2 feared dead, others hurt after quake hits Osaka, Japan

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At least three people have died and at least 200 more were injured after an quake struck Japan's northern Osaka region on Monday morning.

As well as killing at least three people and injuring hundreds, a powerful natural disaster in the Osaka region has briefly brought chaos to local transportation systems and caused substantial damage to housing and infrastructure. The strongest shaking was in an area north of Osaka city, the agency said.

The Nuclear Regulation Authority said it had detected no problems at any of the region's atomic power plants. Another man, 85, died from a falling bookshelf, while another 80-year-old passed away after being struck by part of a wall.

Live TV coverage of the immediate aftermath showed ruptured underground pipes spewing water on to the street, while firefighters were seen tackling a blaze at a home on the city's northern outskirts. Television images showed passengers getting off trains and walking along the tracks between stations.


The tremors measured magnitude 6.1 on the Japanese natural disaster scale and trackers at the United States Geological Survey (USGS) measured the quake as magnitude 5.3.

He said he had instructed officials to "swiftly collect information on the damage, do their utmost to rescue people and save lives... and provide timely information to the public".

The shinkansen bullet train service remains halted due to the quake as at 11.30am local time, while the Hanshin Expressway that connects Osaka to the neighbouring Kyoto and Kobe cities is also closed. Kansai also said more than 170,000 households were without power in Osaka and neighbouring Hyogo prefecture.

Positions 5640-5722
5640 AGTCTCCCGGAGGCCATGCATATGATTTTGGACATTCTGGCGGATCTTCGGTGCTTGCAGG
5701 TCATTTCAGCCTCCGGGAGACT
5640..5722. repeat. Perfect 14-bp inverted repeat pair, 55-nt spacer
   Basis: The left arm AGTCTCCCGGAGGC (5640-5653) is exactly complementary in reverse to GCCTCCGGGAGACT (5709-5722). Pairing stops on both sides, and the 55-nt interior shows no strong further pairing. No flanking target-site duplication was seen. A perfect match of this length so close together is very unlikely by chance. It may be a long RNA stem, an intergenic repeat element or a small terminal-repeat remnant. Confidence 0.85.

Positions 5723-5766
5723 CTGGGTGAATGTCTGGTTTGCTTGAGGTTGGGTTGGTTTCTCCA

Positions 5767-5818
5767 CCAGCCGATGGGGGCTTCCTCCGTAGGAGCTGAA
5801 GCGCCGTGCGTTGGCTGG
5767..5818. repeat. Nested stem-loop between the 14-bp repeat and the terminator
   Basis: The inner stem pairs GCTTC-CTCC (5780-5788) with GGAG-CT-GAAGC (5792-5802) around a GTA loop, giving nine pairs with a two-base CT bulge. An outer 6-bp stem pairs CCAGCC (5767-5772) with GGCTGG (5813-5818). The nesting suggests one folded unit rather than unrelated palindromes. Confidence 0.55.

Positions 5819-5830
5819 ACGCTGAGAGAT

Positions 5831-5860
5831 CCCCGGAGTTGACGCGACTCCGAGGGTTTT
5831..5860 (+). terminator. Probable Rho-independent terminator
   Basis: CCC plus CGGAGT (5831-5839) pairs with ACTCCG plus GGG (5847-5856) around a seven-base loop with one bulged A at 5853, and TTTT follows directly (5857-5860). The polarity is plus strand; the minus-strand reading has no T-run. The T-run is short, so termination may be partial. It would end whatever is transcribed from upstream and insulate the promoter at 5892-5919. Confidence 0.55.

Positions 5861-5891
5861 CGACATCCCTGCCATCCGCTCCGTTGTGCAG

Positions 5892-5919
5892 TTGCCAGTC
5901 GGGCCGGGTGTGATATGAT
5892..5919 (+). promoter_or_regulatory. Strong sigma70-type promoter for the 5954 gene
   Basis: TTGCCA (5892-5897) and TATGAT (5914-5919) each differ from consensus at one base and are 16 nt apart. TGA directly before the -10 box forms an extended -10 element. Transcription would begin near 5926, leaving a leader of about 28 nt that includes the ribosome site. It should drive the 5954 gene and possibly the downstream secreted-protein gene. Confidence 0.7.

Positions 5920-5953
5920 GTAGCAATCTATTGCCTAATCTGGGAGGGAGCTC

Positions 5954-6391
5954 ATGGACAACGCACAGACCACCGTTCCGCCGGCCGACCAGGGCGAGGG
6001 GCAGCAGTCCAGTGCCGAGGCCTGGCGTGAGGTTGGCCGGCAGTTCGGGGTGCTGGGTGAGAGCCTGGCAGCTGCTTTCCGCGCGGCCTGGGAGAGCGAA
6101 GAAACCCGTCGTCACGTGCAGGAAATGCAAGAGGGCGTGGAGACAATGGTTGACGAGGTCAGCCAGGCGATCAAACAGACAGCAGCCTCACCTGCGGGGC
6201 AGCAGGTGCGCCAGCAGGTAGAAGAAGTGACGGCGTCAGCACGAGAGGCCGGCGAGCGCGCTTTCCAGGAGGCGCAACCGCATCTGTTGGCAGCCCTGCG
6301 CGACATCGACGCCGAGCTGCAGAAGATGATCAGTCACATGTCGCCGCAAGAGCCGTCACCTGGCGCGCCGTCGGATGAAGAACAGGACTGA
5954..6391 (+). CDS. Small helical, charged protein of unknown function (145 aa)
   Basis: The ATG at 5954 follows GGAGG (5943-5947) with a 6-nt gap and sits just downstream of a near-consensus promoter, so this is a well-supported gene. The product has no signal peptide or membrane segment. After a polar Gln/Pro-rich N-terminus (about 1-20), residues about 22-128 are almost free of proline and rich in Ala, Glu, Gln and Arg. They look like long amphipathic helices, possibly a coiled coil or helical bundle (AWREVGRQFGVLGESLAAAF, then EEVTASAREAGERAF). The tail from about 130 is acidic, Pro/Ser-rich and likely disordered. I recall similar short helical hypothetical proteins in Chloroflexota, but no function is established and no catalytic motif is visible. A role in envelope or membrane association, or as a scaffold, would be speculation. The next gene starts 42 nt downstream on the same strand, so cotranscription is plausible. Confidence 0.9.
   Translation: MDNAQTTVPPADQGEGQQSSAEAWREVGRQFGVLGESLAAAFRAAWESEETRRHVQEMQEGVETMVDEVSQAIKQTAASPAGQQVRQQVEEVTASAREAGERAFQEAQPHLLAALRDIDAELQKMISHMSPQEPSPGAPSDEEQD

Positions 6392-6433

"My parents suffered a blackout and they have no water". In 1995, a magnitude 6.9 quake killed more than 6000 people when it struck in neighbouring Kobe.


"I was stunned. I couldn't do anything", he told AFP from Itami, a city near Osaka.

Multiple small aftershocks followed the quake, and an official from Japan's meteorological agency warned residents to remain on guard. "I was relieved when I confirmed he was safe".

The quake also hit several key industrial areas near Osaka with companies like Panasonic and Daihatsu saying they were suspending production at their affected sites.

"Large-scale quakes are likely to happen in the next two to three days", he told reporters. Some subway services started to resume in the afternoon.


The tsunami killed thousands of people in its path and sent three nuclear reactors at the Fukushima power plant into meltdown, causing the biggest nuclear accident since Chernobyl in 1986.

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